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Principles of pragmatics

Principles of pragmatics (Loan 66 times)

Material type
단행본
Personal Author
Leech, Geoffrey N.
Title Statement
Principles of pragmatics / Geoffrey N. Leech.
Publication, Distribution, etc
London ;   New York :   Longman,   1983.  
Physical Medium
xii, 250 p. : ill. ; 22 cm.
Series Statement
Longman linguistics library ; title no. 30
ISBN
0582551102 (pbk.)
General Note
Includes index.  
Bibliography, Etc. Note
Bibliography: p. [234]-241.
Subject Added Entry-Topical Term
Pragmatics.
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008 821116s1983 enka b 001 0 eng
010 ▼a 82022850
020 ▼a 0582551102 (pbk.)
035 ▼a ocm09043896
040 ▼a DLC ▼c DLC ▼d 211009
049 ▼a ACCL ▼l 412625102 ▼l 412625103 ▼l 412650548 ▼l 111031506 ▼l 111031736
050 0 ▼a P99.4.P72 ▼b L43 1983
082 0 ▼a 410 ▼2 19
090 ▼a 410 ▼b L483p
100 1 ▼a Leech, Geoffrey N.
245 1 0 ▼a Principles of pragmatics / ▼c Geoffrey N. Leech.
260 ▼a London ; ▼a New York : ▼b Longman, ▼c 1983.
300 ▼a xii, 250 p. : ▼b ill. ; ▼c 22 cm.
440 0 ▼a Longman linguistics library ; ▼v title no. 30
500 ▼a Includes index.
504 ▼a Bibliography: p. [234]-241.
650 0 ▼a Pragmatics.

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No. Location Call Number Accession No. Availability Due Date Make a Reservation Service
No. 1 Location Main Library/Western Books/ Call Number 410 L483p Accession No. 111031506 Availability Available Due Date Make a Reservation Service B M
No. 2 Location Main Library/Western Books/ Call Number 410 L483p Accession No. 111031736 Availability Available Due Date Make a Reservation Service B M
No. 3 Location Main Library/Western Books/ Call Number 410 L483p Accession No. 412625102 Availability Available Due Date Make a Reservation Service B M
No. 4 Location Main Library/Western Books/ Call Number 410 L483p Accession No. 412625103 Availability Available Due Date Make a Reservation Service B M
No. 5 Location Main Library/Western Books/ Call Number 410 L483p Accession No. 412650548 Availability Available Due Date Make a Reservation Service B M
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Contents information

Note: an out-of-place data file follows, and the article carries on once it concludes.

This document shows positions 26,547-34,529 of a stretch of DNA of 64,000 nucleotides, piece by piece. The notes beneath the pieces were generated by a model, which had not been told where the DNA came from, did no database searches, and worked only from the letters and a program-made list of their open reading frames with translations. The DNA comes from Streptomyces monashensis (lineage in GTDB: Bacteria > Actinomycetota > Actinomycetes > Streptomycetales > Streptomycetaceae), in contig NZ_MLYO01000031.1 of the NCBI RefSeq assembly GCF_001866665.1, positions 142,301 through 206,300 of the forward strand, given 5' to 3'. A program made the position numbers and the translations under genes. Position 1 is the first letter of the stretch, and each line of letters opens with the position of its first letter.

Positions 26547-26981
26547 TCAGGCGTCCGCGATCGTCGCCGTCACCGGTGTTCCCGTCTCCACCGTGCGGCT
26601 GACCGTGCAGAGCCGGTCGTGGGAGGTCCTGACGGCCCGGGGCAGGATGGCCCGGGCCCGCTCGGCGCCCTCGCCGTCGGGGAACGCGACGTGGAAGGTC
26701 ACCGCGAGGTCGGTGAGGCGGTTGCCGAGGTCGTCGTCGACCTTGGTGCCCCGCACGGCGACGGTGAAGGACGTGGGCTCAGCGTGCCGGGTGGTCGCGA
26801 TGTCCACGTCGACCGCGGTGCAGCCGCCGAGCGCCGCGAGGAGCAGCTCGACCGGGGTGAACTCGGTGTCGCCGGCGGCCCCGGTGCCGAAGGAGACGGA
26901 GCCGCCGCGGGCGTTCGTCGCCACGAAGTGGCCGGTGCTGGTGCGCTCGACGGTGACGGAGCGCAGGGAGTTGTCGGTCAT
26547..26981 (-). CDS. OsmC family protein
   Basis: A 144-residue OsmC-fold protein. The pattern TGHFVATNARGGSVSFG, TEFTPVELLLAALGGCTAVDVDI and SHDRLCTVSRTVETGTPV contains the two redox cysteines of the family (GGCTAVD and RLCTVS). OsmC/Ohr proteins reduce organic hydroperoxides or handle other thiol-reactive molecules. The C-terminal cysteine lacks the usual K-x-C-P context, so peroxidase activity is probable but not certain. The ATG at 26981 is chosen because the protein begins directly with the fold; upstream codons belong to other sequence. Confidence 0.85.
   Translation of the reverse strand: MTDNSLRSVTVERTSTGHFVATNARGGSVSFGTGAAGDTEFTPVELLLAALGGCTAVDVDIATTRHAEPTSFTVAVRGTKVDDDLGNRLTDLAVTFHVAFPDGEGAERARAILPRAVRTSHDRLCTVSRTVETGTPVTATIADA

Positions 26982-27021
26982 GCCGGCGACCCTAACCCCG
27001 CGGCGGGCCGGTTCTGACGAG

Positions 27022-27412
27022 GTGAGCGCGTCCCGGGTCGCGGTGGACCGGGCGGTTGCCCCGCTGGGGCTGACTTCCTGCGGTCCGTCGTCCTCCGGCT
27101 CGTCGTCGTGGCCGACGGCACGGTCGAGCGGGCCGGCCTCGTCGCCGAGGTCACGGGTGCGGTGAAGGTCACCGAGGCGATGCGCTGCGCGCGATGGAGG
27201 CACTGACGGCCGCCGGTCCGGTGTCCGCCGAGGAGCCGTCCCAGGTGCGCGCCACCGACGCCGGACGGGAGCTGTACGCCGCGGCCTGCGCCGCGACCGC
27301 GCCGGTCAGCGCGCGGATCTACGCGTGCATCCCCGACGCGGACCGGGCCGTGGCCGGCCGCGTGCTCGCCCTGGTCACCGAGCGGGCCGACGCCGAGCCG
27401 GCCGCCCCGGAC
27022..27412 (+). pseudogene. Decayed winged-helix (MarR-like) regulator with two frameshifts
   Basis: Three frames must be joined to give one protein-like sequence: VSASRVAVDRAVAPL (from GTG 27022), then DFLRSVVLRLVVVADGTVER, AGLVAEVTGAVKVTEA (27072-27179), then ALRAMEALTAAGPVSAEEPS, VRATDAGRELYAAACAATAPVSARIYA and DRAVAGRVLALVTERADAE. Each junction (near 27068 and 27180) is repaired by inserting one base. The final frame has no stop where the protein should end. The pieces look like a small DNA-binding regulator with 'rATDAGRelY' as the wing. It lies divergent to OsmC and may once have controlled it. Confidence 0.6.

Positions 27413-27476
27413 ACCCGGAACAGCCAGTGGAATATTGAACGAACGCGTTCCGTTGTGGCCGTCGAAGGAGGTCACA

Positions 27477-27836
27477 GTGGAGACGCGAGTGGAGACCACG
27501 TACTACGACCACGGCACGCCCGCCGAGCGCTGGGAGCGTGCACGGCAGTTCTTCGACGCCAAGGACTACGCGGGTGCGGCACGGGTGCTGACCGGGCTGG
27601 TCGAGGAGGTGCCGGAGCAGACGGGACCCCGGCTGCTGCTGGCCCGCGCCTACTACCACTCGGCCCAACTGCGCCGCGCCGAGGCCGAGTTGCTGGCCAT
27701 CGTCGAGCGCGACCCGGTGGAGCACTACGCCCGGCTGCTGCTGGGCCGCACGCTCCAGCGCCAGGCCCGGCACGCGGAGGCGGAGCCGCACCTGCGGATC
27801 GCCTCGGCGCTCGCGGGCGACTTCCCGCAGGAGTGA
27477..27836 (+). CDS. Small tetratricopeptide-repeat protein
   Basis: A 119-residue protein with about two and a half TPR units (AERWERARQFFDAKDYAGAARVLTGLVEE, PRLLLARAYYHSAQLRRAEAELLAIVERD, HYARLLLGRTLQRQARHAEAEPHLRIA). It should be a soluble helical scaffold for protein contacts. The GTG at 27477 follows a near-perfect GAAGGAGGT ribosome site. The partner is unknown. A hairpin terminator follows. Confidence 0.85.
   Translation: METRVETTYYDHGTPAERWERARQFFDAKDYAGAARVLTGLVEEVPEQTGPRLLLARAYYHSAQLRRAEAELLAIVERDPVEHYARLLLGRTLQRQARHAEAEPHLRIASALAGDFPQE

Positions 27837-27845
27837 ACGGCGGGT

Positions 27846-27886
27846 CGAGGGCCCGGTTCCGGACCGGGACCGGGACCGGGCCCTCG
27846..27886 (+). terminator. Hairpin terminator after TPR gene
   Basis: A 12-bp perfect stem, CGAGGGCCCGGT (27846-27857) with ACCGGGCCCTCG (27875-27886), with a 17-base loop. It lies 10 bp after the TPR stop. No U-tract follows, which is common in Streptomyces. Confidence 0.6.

Table of Contents

Preface
A note on symbols

1. Introduction
1.1 Historical preamble
1.2 Semantics and pragmatics
1.3 General pragmatics
1.4 Aspects of speech situations
1.5 Rhetoric

2. A set of postulates
2.1 Semantic representation and pragmatic interpretation
2.2 Rules and principles
2.3 Convention and motivation
2.4 The relation between sense and force
2.5 Pragmatics as problem-solving
2.6 Conclusion

3. Formalism and functionalism
3.1 Formal and functional explanations
3.2 Biological, psychological, and social varieties of functionalism
3.3 The ideational, interpersonal, and textual functions of language
3.4 The ideational function: discreteness and determinacy
3.5 Examples of 'overgrammaticization'
3.6 Conclusion

4. The interpersonal role of the Cooperative Principle
4.1 The Cooperative Principle (CP) and the Politeness Principle (PP)
4.2 Maxims and Quantity and Quality
4.3 Maxim of Relation
4.4 The Hinting Strategy and anticipatory illocutions
4.5 Maxim of Manner

5. The Tact Maxim
5.1 Varieties of illocutionary function
5.2 Searle's categories of illocutionary acts
5.3 Tact: one kind of politeness
5.4 Pragmatic paradoxes of politeness
5.5 Semantic representation of ddeclaratives, interrogatives and imperatives
5.6 The interpretation of impositives
5.7 Pragmatic scales
5.8 Tact and condescension

6. A survey of the Interpersonal Rhetoric
6.1 Maxims and politeness
6.2 Metalinguistic aspects of politeness
6.3 Irony and banter
6.4 Hyperbole and litotes
6.5 Conclusion

7. Communicative Grammar: an example
7.1 Communicative Grammar and pragmatic force
7.2 Remarks on pragmatic metalanguage
7.3 Some aspects of negation and interrogation in English
7.4 Implications of politeness
7.5 Conclusion

8. Performatives
8.1 The Performative and Illocutionary-Verb Fallacies
8.2 The speech act theories of Austin and Searle
8.3 Illocutionary performatives: descriptive and non-descriptive approaches
8.4 Illocutionary performartives and oratio obliqua
8.5 The pragmatics of illocutionary performatives
8.6 The performative hypothesis
8.7 The extended performative hypothesis
8.8 Conclusion

9. Speech-act verbs in English
9.1 Locutionary, illocutionary, and perlocutionary
9.2 A survey of speech-act verb clauses
9.3 Is there a separate class of performative verbs?
9.4 A semantic analysis of some illocutionary verbs
9.5 Assertive verbs
9.6 Conclusion

10. Retrospect and prospect

References
Index


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